A&P, which operates 750 stores in 16 states, the District of Columbia and Ontario, Canada, and includes the A&P, the Food Emporium and Waldbaum’s marquees, is far from alone in its decision to invest heavily in IT in an attempt to turn its struggling business around. Other industries, including manufacturing and airlines, are also making full-scale, public efforts to use IT to get closer to customers and Web-enable their supply chains. For the grocery business, which struggles with razor-thin margins and increasing competitive pressures, an integrated, ERP-like system could bring even more marked benefits, Ioli says. Still, A&P’s complex IT plan for the traditionally non-techy grocery industry poses great risk. Those in the industry are watching closely. "If A&P does succeed, it will reinforce the inclination of grocery chains and their senior management boards to bet their thin margin businesses on IT investments," says Greg Girard, an analyst at AMR Research in Boston.

Defying the skepticism, A&P has embarked on a shared-risk partnership with IBM and the Minneapolis software company Retek. While the vendors involved are banking on A&P’s success to further their reputations in the retail sector, the supermarket chain hopes the effort will catapult it from industry laggard to market leader. (see "A More Perfect Union," Page 88.)

Trudging Uphill

When Haub unveiled plans for the IT and business process overhaul he called "Great Renewal II" in March 2000, the response from Wall Street was sharply negative. The company’s stock price, which had long hovered around $20 to $30 per share, began a steep decline, sinking to a 52-week low of $6 per share at the end of December. Wall Street analysts, already disappointed by the pace of A&P’s turnaround, complained that such a heavy investment was taking value away from shareholders by cutting into company earnings and urged investors to hold or sell their A&P shares. "The Great Renewal projects are absolutely needed, but they are significantly late," says Mark Husson, an equity analyst at New York City-based Merrill Lynch, which has a sell rating on the stock. "Every time they take a step forward, they take two steps backward. The management team has missed budgets for 10 years in a row and only recently has senior management been held accountable." Husson added that the company’s share price has taken a beating from weaker-than-expected sales and earnings reports and a propensity to open larger and more expensive stores without guaranteeing adequate returns.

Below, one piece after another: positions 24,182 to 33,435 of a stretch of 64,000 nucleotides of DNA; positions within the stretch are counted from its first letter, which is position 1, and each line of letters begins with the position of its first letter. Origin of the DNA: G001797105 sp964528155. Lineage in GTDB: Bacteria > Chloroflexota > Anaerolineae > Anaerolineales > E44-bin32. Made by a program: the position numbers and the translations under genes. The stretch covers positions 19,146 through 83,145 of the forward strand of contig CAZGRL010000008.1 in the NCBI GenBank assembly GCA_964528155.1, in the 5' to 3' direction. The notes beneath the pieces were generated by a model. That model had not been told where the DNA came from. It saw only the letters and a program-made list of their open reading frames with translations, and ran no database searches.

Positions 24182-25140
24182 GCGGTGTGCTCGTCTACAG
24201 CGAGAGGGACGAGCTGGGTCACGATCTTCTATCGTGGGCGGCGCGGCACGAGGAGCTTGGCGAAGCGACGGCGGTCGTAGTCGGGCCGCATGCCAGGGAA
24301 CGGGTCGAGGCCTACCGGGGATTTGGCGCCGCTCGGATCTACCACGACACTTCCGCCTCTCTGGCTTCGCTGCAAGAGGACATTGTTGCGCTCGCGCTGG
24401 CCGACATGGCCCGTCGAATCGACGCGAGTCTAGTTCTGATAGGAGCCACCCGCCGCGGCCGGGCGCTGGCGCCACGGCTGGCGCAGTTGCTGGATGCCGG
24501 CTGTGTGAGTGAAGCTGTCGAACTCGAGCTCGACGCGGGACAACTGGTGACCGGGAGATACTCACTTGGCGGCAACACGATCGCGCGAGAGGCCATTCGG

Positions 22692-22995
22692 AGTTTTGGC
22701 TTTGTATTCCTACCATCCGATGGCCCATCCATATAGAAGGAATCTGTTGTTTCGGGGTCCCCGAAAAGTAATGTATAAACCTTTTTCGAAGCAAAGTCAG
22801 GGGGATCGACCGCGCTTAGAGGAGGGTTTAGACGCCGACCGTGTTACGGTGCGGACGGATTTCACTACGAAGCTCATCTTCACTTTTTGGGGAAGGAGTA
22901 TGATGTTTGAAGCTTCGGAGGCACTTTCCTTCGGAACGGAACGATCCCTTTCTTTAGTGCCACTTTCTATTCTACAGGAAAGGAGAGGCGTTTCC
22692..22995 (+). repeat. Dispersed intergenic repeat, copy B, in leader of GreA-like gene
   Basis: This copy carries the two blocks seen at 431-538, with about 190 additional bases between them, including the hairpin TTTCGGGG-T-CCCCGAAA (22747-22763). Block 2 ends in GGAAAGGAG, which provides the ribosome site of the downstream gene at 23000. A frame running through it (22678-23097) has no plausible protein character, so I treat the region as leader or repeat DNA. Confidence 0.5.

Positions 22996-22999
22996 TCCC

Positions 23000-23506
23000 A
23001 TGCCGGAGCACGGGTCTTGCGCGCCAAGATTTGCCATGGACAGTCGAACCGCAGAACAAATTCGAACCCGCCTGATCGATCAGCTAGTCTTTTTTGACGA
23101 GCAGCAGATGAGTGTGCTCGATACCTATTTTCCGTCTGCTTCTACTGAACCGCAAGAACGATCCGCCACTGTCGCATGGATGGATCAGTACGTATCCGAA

The vote of no confidence didn’t come as a huge surprise to Haub, who prefers the moniker chief culture change officer. "Wall Street is short-term oriented," Haub says. "If you tell them the payback will be visible in 18 months, they’ll say that’s far too long. They didn’t understand how much work the company needed." He adds that A&P should save about $325 million during four years by lowering costs and improving product availability. And pretax operating profits should rise by $100 million per year once the overhaul is complete in 2004. Haub also dismisses suggestions by some analysts that the company might need to look for a global partner, noting that his family’s Tengelmann Group is one of the 10 largest retailers in the world with $25 billion in annual sales. "We’re not interested in selling the company," he says. "A&P has internal potential that we need to realize."